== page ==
Sinai continues to be an
al-Qaida trouble spot, while further south in Cairo, Ya’alon will have to keep a
wary eye on the Muslim Brotherhood’s steps and intentions toward Israel. To the
east, Ya’alon will be monitoring the West Bank for signs of increased
The new defense minister will be very busy.-Yaakov
Lappin10. DNC chairwoman Rep. Debbie Wasserman Schultz
Debbie Wasserman Schultz wears many hats: congresswoman, mom, chief deputy whip
in the House of Representatives and chairwoman of the Democratic National
As DNC chairwoman, Wasserman Schultz, 46, was responsible for
the fund-raising and campaigning efforts for US President Barack Obama last
year, which obviously paid off, particularly in her home state of Florida. She
was renominated for the position in January by the White House, despite rumors
of tension between them over her outspokenness.
Her dedication to Obama’s
reelection – she attended more than 885 events in 31 states over the course of
the campaign – is what ultimately earned her a second term at the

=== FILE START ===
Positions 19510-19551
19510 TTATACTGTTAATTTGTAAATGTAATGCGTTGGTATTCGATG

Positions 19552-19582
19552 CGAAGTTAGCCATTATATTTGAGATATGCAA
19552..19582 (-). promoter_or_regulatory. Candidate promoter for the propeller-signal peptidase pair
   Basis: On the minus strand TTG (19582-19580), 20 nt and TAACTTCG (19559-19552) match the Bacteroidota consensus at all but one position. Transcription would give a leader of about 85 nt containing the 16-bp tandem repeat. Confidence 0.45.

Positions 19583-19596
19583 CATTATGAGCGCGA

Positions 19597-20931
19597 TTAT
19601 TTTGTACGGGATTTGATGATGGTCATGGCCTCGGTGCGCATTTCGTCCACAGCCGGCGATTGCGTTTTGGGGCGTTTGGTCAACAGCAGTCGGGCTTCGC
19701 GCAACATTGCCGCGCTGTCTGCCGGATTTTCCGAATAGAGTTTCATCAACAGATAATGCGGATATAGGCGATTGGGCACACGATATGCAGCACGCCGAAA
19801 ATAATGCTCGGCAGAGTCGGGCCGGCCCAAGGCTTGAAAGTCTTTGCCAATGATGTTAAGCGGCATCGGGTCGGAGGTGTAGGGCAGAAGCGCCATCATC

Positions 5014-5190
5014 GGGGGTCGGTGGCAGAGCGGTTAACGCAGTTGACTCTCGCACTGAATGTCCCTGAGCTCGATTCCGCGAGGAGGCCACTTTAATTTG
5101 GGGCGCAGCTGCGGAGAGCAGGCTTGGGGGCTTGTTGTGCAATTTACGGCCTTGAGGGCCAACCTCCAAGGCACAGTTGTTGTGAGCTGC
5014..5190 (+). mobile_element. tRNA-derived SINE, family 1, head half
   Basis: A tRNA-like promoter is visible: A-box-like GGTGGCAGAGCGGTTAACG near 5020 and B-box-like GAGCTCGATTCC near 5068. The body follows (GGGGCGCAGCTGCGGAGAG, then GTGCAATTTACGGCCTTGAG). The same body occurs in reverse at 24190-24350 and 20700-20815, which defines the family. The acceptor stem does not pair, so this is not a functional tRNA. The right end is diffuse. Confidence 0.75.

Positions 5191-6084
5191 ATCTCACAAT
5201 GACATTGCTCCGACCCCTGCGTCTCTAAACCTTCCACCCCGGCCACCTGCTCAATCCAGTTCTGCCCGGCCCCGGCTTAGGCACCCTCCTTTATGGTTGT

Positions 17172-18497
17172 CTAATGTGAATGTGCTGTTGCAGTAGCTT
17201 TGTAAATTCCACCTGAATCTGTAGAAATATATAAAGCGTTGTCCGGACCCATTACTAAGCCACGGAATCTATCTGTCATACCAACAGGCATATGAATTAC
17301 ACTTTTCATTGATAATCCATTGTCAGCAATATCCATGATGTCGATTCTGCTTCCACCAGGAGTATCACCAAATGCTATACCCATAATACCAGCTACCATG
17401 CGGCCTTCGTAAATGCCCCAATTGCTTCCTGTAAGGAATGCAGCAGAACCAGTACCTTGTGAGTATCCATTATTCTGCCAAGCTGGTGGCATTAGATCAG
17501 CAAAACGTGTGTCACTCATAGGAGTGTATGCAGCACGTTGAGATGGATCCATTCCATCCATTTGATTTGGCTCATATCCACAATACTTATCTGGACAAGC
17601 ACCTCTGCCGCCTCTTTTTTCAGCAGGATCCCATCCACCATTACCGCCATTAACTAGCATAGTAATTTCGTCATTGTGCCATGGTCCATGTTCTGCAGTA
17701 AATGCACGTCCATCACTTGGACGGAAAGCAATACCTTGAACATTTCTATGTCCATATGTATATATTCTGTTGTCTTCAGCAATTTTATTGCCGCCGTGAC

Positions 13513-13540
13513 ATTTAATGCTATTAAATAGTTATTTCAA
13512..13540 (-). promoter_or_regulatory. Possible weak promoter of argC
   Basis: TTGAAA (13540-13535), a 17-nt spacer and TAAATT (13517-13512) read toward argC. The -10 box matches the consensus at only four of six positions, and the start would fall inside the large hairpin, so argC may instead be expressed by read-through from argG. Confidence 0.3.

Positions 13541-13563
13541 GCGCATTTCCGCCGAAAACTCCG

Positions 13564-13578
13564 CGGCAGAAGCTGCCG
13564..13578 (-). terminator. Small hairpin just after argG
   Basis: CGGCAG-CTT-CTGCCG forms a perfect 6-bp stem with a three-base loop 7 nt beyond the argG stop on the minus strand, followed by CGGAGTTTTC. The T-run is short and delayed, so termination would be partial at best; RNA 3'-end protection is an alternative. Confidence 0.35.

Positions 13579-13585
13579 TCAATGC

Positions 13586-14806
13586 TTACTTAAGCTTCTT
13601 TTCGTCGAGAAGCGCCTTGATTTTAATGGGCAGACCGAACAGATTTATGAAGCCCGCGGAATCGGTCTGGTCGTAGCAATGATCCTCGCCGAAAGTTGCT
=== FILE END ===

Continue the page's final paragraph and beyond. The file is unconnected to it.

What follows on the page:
The tenacious legislator was only the second woman ever elected to
lead the DNC, and its youngest head in several decades. She is also a member of
the House Appropriations Committee, arguably the body’s most
The breast-cancer survivor is a prominent proponent of Obama’s
healthcare reform act, battling the governor of her own state earlier this month
for not adhering to the US Supreme Court ruling on the law, and speaking out in
favor of the legislation across the country.
Wasserman Schultz also
played an instrumental role in passing an act establishing May as Jewish
American Heritage Month in 2006.
-Amy SpiroTop 50 most influential Jews 2013: Places 11-20Top 50 most influential Jews 2013: Places 21-30Top 50 most influential Jews 2013: Places 31-40Top 50 most influential Jews: Places 41-50